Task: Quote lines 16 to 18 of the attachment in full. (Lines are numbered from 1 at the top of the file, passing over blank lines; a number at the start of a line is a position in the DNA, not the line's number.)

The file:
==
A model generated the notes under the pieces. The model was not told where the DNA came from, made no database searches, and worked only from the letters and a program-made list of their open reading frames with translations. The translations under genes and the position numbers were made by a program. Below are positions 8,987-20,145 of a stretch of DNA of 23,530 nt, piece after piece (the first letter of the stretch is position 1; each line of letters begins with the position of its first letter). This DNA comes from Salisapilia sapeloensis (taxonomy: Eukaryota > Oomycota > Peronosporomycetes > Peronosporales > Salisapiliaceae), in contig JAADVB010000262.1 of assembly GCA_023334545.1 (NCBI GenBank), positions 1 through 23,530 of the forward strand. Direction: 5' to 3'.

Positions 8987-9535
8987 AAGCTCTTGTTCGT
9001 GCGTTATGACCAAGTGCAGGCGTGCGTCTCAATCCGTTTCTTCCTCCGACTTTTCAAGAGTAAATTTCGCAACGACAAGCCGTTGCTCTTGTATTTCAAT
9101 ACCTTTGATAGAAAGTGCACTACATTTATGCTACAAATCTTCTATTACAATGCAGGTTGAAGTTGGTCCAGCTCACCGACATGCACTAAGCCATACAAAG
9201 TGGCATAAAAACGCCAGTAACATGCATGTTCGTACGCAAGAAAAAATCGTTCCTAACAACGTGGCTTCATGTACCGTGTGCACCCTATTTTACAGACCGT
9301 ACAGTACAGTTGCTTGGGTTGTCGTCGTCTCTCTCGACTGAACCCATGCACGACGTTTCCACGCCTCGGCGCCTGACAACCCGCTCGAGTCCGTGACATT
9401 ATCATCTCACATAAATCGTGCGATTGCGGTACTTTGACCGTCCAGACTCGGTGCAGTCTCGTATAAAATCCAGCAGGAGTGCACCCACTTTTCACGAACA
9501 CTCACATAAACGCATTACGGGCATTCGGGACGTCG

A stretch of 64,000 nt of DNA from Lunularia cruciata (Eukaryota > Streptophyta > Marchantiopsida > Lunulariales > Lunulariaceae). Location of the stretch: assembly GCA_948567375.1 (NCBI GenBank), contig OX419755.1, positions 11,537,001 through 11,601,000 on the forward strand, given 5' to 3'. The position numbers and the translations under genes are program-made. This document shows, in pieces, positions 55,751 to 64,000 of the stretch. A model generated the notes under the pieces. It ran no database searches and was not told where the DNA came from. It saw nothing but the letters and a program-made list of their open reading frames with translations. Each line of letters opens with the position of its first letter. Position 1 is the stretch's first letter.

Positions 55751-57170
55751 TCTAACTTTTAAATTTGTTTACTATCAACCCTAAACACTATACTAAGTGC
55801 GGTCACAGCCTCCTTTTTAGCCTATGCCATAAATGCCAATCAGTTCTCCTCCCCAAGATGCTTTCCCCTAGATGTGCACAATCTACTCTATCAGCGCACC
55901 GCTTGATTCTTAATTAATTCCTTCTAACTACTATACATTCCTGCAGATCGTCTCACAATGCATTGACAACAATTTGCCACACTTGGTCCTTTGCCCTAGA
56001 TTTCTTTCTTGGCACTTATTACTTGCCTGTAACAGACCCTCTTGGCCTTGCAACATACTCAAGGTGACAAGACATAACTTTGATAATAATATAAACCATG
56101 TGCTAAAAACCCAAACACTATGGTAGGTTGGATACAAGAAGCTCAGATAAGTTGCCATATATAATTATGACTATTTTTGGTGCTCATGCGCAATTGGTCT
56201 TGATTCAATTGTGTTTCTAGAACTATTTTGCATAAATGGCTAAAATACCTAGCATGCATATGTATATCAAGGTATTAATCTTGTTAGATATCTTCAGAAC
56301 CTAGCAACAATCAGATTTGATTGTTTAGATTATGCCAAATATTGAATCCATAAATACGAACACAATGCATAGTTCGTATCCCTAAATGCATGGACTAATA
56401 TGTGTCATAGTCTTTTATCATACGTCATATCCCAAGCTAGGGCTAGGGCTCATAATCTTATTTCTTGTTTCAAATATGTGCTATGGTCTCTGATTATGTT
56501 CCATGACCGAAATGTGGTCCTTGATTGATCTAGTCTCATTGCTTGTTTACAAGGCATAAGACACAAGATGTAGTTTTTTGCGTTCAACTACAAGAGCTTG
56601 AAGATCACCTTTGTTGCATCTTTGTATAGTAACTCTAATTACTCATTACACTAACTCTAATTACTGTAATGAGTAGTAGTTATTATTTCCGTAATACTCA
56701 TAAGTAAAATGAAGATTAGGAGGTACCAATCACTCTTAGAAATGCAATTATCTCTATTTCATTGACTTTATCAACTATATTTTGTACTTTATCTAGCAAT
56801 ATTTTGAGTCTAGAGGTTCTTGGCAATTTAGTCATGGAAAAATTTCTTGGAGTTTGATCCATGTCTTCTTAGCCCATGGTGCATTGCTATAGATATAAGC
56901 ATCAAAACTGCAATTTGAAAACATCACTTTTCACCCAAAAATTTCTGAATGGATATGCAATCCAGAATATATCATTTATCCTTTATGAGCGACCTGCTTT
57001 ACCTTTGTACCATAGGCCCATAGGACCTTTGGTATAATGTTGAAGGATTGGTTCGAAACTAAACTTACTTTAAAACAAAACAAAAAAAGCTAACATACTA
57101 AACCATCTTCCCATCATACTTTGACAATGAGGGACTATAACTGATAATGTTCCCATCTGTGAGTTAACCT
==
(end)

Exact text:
56101 TGCTAAAAACCCAAACACTATGGTAGGTTGGATACAAGAAGCTCAGATAAGTTGCCATATATAATTATGACTATTTTTGGTGCTCATGCGCAATTGGTCT
56201 TGATTCAATTGTGTTTCTAGAACTATTTTGCATAAATGGCTAAAATACCTAGCATGCATATGTATATCAAGGTATTAATCTTGTTAGATATCTTCAGAAC
56301 CTAGCAACAATCAGATTTGATTGTTTAGATTATGCCAAATATTGAATCCATAAATACGAACACAATGCATAGTTCGTATCCCTAAATGCATGGACTAATA